OPINION13 October 2011

Gamification or funification?

There’s lots of talk about gamification in research – but is it really gaming, or is it more about making surveys more fun?

The topic of gamification of research seems to be very much on everyone’s lips right now. I must admit that when I first heard it I thought it had something to do with game theory, and so thought it sounded very clever indeed. In fact there has been a lot of work using game theory to determine likely human behaviour, but that does seem to be a little way off from market research right now (unless anyone else is doing anything on it?).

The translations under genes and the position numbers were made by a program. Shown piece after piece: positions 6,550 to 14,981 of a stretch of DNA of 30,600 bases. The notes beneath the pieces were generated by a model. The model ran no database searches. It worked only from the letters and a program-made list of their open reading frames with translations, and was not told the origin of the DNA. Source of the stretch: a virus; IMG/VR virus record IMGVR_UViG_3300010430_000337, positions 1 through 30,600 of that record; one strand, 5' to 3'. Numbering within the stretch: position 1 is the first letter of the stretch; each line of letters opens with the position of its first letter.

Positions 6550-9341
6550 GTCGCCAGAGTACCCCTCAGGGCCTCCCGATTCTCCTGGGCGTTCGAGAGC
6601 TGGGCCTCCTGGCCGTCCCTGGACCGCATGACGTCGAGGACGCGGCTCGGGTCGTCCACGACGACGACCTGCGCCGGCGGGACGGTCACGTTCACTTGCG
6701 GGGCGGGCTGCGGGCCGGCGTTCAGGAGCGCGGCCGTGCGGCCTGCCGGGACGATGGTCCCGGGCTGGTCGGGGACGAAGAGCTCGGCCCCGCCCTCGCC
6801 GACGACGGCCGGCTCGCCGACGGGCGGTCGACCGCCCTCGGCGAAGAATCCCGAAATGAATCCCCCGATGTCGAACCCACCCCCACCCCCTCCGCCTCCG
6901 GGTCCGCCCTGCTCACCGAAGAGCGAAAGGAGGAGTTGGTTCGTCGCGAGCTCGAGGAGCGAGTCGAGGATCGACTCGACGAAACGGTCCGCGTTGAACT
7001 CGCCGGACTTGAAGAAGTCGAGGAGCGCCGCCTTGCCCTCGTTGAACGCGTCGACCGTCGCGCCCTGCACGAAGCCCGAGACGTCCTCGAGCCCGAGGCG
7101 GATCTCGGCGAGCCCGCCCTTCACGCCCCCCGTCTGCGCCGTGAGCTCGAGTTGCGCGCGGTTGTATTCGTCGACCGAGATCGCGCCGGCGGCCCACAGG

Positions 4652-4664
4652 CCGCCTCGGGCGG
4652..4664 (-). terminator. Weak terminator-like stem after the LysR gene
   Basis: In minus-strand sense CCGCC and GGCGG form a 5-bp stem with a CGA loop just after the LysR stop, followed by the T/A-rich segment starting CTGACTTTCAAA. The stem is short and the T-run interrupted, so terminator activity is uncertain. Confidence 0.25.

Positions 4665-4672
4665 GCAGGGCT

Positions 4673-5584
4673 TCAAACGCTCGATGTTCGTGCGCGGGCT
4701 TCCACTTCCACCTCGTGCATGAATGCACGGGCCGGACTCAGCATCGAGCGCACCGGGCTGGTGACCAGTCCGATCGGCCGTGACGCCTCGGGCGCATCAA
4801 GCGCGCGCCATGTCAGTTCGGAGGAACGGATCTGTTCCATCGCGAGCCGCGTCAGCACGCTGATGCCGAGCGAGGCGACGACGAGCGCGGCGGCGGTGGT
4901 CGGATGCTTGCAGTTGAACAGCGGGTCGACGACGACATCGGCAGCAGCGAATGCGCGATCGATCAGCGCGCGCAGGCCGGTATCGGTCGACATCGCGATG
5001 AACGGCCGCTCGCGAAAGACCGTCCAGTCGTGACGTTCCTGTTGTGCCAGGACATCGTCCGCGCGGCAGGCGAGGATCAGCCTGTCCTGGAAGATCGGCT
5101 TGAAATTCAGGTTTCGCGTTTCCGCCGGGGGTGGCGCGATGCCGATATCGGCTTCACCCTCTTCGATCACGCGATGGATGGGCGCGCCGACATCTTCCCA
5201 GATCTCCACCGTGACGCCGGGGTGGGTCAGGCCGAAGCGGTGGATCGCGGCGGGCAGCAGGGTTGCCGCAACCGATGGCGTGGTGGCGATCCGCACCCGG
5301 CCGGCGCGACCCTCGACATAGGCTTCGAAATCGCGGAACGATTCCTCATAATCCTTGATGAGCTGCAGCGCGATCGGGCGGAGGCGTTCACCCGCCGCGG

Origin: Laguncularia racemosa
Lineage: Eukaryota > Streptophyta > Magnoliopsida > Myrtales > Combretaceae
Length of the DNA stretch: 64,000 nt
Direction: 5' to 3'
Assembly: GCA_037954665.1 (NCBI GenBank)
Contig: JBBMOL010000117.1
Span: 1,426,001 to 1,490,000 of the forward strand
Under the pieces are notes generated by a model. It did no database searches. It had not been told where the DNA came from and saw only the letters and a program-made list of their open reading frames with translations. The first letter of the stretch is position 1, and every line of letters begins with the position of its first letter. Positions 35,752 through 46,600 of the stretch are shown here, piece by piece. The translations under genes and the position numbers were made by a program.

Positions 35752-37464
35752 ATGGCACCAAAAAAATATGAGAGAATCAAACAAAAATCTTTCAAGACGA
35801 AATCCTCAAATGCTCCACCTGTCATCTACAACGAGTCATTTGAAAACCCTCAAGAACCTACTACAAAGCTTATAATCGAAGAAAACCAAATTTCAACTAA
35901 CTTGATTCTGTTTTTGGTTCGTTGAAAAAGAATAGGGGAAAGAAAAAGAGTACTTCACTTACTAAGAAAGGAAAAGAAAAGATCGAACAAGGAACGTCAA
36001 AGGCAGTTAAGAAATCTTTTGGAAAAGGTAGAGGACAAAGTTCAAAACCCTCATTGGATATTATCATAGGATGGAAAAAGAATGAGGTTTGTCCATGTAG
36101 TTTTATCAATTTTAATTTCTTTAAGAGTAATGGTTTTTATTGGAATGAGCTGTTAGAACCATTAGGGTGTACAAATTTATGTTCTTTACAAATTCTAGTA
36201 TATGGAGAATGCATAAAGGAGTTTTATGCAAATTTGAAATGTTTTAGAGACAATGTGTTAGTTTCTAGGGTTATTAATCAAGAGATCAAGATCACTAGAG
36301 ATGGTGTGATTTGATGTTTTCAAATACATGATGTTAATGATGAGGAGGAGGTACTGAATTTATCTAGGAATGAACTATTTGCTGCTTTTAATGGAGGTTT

Instead I have been enlightened by seeing the excellent paper by Jon Puleston and Deborah Sleep on gamification at last month’s Esomar Congress (summarised here). This, along with other stuff in the news and at conferences makes it clear that it is about making the survey more like a game.

Actually, that isn’t quite what people seem to be doing, hence the title of this post. It appears that we are mostly talking about ways of making standard questions more interesting or fun to complete. Think smiley faces on customer sat ratings or fun slides on ratings scales. These largely do not use any gaming mechanisms and so are not nearly as potentially scary or different as they may at first appear.

Instead it seems to be something we should all be adopting as quickly as possible. Simple, basic ways of making our poor respondents’ survey experience just that little bit more interesting.